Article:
Study: Cannabis Use Associated With ‘Significant Improvement’ In Palliative Oncology Care

Study: Cannabis Use Associated With 'Significant Improvement' In Palliative Oncology Care

Haifa, Israel: The consumption of cannabis is effective in treating symptoms associated with cancer and conventional anti-cancer therapies, such as nausea, weight loss, pain, and fatigue, according to observational study data published in the journal Evidence-Based Complimentary and Alternative Medicine.

Israeli investigators surveyed the use of cannabis on various cancer-related symptoms in 131 patients over the course of multiple interviews. Cancer symptoms as well as cannabis side effects were documented on numerical scales from zero to 4.

"All cancer or anti-cancer treatment-related symptoms, including nausea, vomiting, mood disorders, fatigue, weight loss, anorexia, constipation, sexual function, sleep disorders, itching, and pain had significant improvement," authors reported. "No significant difference was found in the level of infections, mouth dryness, cough, shortness of breath, diarrhea, and leukocyte count or albumin level during the time between the two interviews."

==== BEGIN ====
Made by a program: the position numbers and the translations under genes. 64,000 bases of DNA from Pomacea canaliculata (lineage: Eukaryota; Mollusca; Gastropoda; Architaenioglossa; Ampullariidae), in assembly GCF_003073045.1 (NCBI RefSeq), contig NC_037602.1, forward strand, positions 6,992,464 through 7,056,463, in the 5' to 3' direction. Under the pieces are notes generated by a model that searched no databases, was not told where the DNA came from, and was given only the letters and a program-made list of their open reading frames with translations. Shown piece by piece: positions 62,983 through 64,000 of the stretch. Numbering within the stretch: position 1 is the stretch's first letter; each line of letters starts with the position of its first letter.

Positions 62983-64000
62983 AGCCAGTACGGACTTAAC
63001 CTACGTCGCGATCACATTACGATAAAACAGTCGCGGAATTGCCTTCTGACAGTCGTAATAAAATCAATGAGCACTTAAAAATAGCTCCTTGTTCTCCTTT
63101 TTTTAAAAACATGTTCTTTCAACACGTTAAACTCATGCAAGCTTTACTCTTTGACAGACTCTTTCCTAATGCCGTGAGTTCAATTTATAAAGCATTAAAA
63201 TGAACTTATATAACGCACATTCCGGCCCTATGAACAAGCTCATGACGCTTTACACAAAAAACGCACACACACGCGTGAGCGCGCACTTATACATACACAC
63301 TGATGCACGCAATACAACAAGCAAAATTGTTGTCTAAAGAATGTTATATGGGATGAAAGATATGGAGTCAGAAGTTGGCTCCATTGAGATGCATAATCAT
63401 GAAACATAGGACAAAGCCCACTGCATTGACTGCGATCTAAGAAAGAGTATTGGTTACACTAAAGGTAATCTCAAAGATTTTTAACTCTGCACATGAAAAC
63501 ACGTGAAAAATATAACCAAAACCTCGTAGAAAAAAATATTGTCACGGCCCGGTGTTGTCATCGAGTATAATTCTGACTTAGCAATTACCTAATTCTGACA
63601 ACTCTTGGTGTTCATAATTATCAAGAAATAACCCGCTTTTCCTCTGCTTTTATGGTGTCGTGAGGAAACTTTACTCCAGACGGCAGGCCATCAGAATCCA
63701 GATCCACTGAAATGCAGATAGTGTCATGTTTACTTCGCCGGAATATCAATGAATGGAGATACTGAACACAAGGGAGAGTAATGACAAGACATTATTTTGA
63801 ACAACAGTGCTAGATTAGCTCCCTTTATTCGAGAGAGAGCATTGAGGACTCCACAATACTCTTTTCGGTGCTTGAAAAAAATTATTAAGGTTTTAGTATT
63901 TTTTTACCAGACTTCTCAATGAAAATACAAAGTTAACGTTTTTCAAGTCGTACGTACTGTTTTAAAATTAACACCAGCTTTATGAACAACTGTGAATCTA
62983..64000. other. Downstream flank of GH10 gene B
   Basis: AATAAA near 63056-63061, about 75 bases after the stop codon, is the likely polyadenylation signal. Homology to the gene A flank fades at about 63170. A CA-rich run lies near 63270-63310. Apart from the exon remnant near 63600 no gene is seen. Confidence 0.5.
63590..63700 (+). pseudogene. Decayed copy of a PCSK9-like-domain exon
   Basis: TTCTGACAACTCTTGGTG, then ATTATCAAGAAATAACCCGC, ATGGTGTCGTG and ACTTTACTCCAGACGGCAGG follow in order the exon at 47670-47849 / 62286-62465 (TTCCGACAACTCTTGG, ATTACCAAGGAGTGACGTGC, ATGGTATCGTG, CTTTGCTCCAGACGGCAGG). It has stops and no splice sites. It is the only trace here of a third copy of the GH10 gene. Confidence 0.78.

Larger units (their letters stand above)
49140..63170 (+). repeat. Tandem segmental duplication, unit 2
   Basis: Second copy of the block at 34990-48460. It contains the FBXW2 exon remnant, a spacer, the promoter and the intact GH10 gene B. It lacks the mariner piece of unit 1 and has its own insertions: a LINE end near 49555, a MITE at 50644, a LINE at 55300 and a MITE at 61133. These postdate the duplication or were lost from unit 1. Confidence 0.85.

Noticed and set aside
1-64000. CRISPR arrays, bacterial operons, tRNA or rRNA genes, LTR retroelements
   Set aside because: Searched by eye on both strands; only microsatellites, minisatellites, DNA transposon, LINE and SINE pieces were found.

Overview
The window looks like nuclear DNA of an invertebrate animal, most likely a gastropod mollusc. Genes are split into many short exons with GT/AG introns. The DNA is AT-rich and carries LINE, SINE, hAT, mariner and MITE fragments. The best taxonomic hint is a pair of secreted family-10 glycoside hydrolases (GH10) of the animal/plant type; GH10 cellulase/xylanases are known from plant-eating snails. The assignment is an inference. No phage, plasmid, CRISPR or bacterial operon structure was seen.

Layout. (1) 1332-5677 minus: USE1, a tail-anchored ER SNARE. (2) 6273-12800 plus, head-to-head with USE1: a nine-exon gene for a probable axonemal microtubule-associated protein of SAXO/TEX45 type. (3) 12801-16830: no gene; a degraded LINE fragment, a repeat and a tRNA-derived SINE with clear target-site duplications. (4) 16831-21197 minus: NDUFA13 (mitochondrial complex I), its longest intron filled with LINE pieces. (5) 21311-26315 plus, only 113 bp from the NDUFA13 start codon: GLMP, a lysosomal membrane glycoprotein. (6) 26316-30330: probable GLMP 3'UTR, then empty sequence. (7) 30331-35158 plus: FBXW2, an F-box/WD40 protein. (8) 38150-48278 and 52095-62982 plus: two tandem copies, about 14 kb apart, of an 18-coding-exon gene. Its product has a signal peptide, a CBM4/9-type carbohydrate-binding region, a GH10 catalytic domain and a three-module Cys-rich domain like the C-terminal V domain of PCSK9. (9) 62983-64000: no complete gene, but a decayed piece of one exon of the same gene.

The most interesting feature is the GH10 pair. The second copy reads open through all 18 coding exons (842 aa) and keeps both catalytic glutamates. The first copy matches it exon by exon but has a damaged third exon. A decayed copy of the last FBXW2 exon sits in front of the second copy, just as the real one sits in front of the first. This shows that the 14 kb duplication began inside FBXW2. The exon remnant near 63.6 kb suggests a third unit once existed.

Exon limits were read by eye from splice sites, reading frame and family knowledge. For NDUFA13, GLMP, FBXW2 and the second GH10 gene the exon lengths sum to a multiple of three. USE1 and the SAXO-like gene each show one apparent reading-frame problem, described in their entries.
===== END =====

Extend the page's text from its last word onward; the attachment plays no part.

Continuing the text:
Researchers concluded: "The population of the prolonged users in the current study reported significant improvement in all aspects of supportive and palliative oncology care. … A slight reduction in the need for opioids and antidepressant drugs was seen in the study group. … [T]he improvement in symptoms should push the use of cannabis in the practice of oncology palliative treatment."

For more information, please contact Paul Armentano, NORML Deputy Director, at: Full text of the study, "The medical necessity for medicinal cannabis: prospective, observational study evaluating the treatment in cancer patients on supportive or palliative care," appears in Evidence-Based Complimentary and Alternative Medicine.